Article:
Today, we went back to Theewaterskloof Dam. And wow. What a difference a day 980 days makes.
Compare this from February 2018…
…with this from this morning:
Quite chuffed how close I managed to get those two images, given that it has been 2½ years and given that the place (thankfully) looks completely different.
Cape Town will always be threatened with water shortages, given the twin issues of rapid population growth and global climate change, but this is about as good as things could be and it was a truly heartening sight.
And yes, everyone knows that the dams are back up to 100% – I didn’t need to personally go out there and take this image to prove it. But we need these little wins right now, and this comparison very much fits that agenda.
I couldn’t get the drone up – the wind was blowing like a overenthusiastic lady on Kenilworth Main Road – but there will be more photos to follow.
A quick trip just up the road to Kirstenbosch this morning yielded some decent (by my standards) photos.
Mainly of flying things, it seems.
A pair of Cape Sugarbirds entertained us for a while, flitting between proteas and aloes and there were plenty of Southern and Greater Double-collared Sunbirds around.
And then this little guy, lime green and hidden amongst the lime greenery:
He’s a Forest Canary. He’s rightfully very proud of those eyebrows.
Who wouldn’t be?
And then, as a bit of fun, an exhibit from the Cycads and Dinosaurs exhibition. I’m not a huge fan – I don’t think the gardens need this sort of… “gimmick”(?) – but the little kids love it and I suppose it’s just a one-off thing and it’s educational so [shrug emoji].
The flying dinosaur is very unrealistic, mainly because dinosaurs died out tens of millions of years ago about half the metal used in the sculpture are quite clearly big fat scaffolding poles propping it up into a gliding position. But take those out with photoshop and apply a bit of a dated filter, and…
… just a bit of fun, but I might try and get a better, more threatening angle next time – difficult because you obviously have to stick to the pathways. (Have a look at one slightly different effort here as well.)
A nice morning out before it got too busy and too non-social distancey. Yes, even in the wide-open spaces of the Botanical Gardens. Back home for a blog post, an afternoon nap and a Sunday evening braai, I think.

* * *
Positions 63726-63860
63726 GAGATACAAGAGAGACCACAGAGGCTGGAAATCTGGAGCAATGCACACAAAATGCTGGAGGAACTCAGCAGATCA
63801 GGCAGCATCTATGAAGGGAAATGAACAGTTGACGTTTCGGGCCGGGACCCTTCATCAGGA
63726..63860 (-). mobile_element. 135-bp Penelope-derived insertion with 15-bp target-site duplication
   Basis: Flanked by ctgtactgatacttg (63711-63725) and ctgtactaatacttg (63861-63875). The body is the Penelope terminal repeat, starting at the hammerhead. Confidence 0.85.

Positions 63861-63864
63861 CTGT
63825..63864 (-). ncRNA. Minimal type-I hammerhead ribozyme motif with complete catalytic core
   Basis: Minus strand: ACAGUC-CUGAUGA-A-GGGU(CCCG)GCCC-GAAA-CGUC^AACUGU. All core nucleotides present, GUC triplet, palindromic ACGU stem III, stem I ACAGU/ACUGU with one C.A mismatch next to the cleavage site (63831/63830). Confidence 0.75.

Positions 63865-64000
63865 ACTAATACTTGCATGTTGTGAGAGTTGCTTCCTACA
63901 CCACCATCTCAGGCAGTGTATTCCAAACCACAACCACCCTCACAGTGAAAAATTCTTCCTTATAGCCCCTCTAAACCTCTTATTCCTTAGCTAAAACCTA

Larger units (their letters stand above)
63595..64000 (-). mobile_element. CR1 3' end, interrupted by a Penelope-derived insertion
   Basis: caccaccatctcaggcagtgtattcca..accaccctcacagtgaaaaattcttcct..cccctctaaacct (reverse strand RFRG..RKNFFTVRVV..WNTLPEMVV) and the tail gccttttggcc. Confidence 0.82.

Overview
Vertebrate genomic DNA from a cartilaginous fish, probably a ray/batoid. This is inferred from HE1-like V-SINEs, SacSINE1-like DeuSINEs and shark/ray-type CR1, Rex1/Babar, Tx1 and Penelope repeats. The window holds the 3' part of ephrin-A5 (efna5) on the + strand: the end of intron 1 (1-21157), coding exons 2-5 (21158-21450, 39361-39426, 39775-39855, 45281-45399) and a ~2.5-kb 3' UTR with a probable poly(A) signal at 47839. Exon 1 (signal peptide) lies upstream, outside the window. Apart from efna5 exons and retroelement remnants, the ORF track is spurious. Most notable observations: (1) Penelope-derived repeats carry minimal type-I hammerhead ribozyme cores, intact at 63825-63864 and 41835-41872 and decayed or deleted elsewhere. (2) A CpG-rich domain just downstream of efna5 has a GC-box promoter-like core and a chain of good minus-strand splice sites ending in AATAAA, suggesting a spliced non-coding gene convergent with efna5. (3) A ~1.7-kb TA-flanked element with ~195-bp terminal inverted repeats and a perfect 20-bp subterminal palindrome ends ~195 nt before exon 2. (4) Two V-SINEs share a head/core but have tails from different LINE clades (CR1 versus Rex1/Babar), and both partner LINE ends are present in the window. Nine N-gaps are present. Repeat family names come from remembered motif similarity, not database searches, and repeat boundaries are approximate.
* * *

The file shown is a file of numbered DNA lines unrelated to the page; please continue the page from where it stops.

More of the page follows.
And we’re already a third of the way through that already.
Partly because we needed to get down there and check everything was OK. Party because “intra-provincial travel for leisure” was allowed again. Partly because we just needed escape from Cape Town. And yes, partly because there was a family birthday.
We couldn’t really have wished for a better weekend. The weather was incredible, prompting walks along the shore, photography and late night braais. Not bad for the middle of winter. And the fact that our place was built to withstand the worst that the South Atlantic could fling at it meant that it had done exactly that: it was all in good, ship-shape condition. In turn, that meant that we had plenty more time than we thought to just relax and chill out.
We used it wisely.
Even as the weather closed in on Monday evening, we stayed out and about until the very last minute, grabbing every last bit of sunlight:
And even when the weather was scary, stormy and windy the next morning, I still managed to get out and get a PB for 10km, despite being off road and on shore for much of the distance. Chuffed. (Spoiler: the World Record is still very much intact and in absolutely no danger from me. I are not fast.)
More photos (you may have seen a few of them over the previous few days on here) are now up on Flickr. Some decent stuff in there, though I say it myself – remind me to tell you about my epiphany at some point.
On Sunday, we headed up to SIlvermine to get some space and winter sunshine ahead of what proved to be quite a fearsome Cape storm.
Vehicular access to the area is still closed, which adds an extra couple of kilometres to your walk, but they were generally nice kilometres and we had some lovely views across the Cape Flats to the snow-capped peaks beyond.
Should have taken my tripod. Didn’t. Oh well. Next time.